Best practices


#1

I’m working my way through the Pickaxe book and I have a question
regarding syntax and best practices.

Example from page 64

 # 1 Book example
 songs.append(Song.new(title, name, mins.to_i * 60 + secs.to_i))


# 2 Alternate version.
 duration = mins.to_i * 60 + secs.to_i
 songs.append(Song.new(title, name, duration))

Version 1 is very concise but harder to read. Ruby is very intuitive
but I find the second example easier to read. What is everyone else
doing?

J-C


#2

IMO your second version is better since the intent is clear. IMO,
make the intent clear at the expense of concision.

However, do what works best for you and your team.


#3

I like this multi-line nested format, that I call stanza (you know,
like in poetry)

songs.append Song.new(
title,
name,
duration = ( mins.to_i * 60 + secs.to_i )
)

It clearly shows you what you are appending as a chunk of code on the
right. the ‘duration =’ idiom makes the intent explicit. I use
brackets to nest conceptual entities (Song, duration), so that they
stand out as visually striking.

Sometimes, using metaprogramming I also get rid of the explicit new by
wrapping up object instantiation with a Song(…) method on the top
level. I use this Implicit Constructor because I don’t want to be
concerned with object creation in my code, just with the meaning of
the entities that I am manipulating.

songs.append Song(
title,
name,
duration = ( mins.to_i * 60 + secs.to_i )
)


Chiaroscuro

Liquid Development: http://liquiddevelopment.blogspot.com/


#4

On Thu, 6 Apr 2006, Jean-Charles Carelli wrote:

duration = mins.to_i * 60 + secs.to_i
songs.append(Song.new(title, name, duration))

Version 1 is very concise but harder to read. Ruby is very intuitive but I
find the second example easier to read. What is everyone else doing?

sometimes i warp a bunch of lines into one, but in production code i
tend to
do this:

duration = mins.to_i * 60 + secs.to_i
song = Song.new title, name
songs.append song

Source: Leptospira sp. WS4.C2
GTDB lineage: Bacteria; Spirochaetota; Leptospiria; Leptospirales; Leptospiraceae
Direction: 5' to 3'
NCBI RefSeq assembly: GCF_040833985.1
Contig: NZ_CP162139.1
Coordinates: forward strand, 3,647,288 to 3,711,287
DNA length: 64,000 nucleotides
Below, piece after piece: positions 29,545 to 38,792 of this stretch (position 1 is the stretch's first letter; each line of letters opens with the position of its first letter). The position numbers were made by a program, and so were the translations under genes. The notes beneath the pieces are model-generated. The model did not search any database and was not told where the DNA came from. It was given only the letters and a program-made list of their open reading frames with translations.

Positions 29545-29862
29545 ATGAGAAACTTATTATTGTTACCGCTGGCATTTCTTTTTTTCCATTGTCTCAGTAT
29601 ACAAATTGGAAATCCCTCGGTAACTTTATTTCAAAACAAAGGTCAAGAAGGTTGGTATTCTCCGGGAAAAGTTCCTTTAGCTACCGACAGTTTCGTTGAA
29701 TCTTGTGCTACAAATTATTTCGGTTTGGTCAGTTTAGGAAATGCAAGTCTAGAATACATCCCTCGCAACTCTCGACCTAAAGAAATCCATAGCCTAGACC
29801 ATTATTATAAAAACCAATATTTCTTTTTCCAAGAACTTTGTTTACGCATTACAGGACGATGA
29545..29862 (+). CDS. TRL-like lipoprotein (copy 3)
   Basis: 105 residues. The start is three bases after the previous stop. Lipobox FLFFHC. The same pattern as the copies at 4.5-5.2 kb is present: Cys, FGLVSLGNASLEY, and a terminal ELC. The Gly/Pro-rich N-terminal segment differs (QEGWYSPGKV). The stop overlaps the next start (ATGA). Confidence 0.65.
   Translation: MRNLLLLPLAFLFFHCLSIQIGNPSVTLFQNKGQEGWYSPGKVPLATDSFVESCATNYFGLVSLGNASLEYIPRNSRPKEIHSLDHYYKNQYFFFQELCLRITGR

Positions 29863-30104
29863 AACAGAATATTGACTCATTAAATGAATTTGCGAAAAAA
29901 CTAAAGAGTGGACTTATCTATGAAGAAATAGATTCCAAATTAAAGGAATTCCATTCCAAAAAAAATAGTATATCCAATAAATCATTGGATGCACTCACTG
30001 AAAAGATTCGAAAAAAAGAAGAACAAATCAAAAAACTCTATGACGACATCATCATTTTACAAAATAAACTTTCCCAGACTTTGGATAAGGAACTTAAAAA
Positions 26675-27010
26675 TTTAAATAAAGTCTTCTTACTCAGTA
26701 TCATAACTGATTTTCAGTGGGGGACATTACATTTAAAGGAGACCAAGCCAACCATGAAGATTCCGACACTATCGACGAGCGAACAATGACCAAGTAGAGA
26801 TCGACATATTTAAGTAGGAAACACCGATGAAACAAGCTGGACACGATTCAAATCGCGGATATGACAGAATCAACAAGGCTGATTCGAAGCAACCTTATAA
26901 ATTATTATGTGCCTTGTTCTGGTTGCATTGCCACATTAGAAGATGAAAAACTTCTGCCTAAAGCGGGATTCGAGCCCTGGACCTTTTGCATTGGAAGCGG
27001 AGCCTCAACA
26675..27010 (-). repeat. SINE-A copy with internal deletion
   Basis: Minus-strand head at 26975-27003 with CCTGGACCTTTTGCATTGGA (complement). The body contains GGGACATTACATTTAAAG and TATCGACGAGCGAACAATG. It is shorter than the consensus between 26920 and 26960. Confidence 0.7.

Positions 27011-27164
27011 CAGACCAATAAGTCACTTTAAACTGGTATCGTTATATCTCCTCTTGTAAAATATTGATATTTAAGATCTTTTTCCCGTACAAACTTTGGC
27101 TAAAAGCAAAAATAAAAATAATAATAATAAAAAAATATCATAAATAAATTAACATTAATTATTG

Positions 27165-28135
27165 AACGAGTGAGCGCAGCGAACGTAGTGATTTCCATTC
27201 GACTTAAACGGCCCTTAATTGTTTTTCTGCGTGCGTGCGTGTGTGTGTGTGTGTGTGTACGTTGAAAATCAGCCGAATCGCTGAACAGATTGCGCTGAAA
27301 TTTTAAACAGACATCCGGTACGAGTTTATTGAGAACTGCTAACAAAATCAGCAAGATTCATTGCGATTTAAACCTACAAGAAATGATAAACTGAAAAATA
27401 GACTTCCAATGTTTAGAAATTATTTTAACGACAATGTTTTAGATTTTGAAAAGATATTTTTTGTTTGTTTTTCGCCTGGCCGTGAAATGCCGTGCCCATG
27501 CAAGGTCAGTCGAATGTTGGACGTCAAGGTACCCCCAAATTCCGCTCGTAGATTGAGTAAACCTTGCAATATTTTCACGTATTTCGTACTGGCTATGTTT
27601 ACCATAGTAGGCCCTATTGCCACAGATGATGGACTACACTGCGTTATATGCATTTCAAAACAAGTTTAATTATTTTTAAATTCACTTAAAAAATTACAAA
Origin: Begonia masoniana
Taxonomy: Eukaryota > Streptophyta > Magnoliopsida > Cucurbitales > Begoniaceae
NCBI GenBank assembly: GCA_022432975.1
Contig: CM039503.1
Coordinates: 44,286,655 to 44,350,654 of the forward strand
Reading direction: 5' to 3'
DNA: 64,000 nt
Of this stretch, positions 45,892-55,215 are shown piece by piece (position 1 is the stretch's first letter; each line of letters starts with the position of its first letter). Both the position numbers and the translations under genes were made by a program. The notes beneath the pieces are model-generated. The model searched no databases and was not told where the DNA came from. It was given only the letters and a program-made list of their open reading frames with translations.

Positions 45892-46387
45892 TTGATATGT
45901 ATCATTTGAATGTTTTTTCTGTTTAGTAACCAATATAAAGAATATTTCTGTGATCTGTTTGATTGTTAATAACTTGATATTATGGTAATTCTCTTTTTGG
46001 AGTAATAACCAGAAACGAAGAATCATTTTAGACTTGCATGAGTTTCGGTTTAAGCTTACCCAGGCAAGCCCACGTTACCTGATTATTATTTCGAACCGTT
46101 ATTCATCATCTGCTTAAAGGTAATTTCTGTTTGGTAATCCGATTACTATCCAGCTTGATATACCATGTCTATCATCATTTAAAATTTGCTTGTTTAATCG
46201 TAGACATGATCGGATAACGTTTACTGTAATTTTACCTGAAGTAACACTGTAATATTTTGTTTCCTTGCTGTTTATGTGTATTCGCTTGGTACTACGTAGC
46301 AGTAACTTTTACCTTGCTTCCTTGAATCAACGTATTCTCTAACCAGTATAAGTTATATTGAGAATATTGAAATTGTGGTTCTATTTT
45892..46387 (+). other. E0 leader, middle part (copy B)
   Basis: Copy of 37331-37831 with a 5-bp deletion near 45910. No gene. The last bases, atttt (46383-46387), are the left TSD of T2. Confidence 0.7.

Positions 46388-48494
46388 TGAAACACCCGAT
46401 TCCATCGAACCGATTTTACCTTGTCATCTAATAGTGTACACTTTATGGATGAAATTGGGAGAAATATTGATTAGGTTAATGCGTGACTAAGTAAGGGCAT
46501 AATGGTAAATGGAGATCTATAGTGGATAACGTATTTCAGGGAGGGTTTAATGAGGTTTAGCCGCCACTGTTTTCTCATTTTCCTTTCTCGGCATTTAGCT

otherwise it can be difficult to interpret stack traces with line
numbers.
consider

songs.append(Song.new(title, name, duration))

this can throw in Song.new or append - but both are on the same line.
using a
duration tmp var is also very self doccumenting.

i guess it all just depends on the application and context of the code
being
written.

regards.

-a


#5

On 5 Apr 2006, at 21:39, Jean-Charles Carelli wrote:

duration = mins.to_i * 60 + secs.to_i
songs.append(Song.new(title, name, duration))

Version 1 is very concise but harder to read. Ruby is very
intuitive but I find the second example easier to read. What is
everyone else doing?

:slight_smile: I choose the third way. I find the first approach too long, and I
dislike unnecessary intermediate values of the second.

My approach is to factor out the computation of duration in to a
separate method:
def duration; mins.to_s * 60 + secs.to_i; end

Allowing me to write the call as:
songs.append(Song.new(title, name, duration))

I find this helps to make code highly self documenting in many cases.

Cheers,
Benjohn


#6

On Apr 5, 2006, at 2:40 PM, Benjohn B. wrote:

I find this helps to make code highly self documenting in many cases.
I prefer that method as well. IIRC, Martin F. also recommends
this (reducing the number of variables) in his Refactoring book. This
may cause performance loss, but optimize later when you know it’s a
problem; and don’t let it keep you from making pretty code.

There are always exceptions of course, and I think it may be a little
over-kill for the simple example, but use your own judgement.

Ryan


#7

For me, this dilemma (long one-liner vs. several short lines) is usually
a sign that I need to refactor.

I will always take this:

songs.append(Song.new(title, name, mins.to_i * 60 + secs.to_i))

and write it as

duration = mins.to_i * 60 + secs.to_i
song = Song.new title, name
songs.append song

then refactor it into

def append_song(title, name, mins, secs)
duration = mins.to_i * 60 + secs.to_i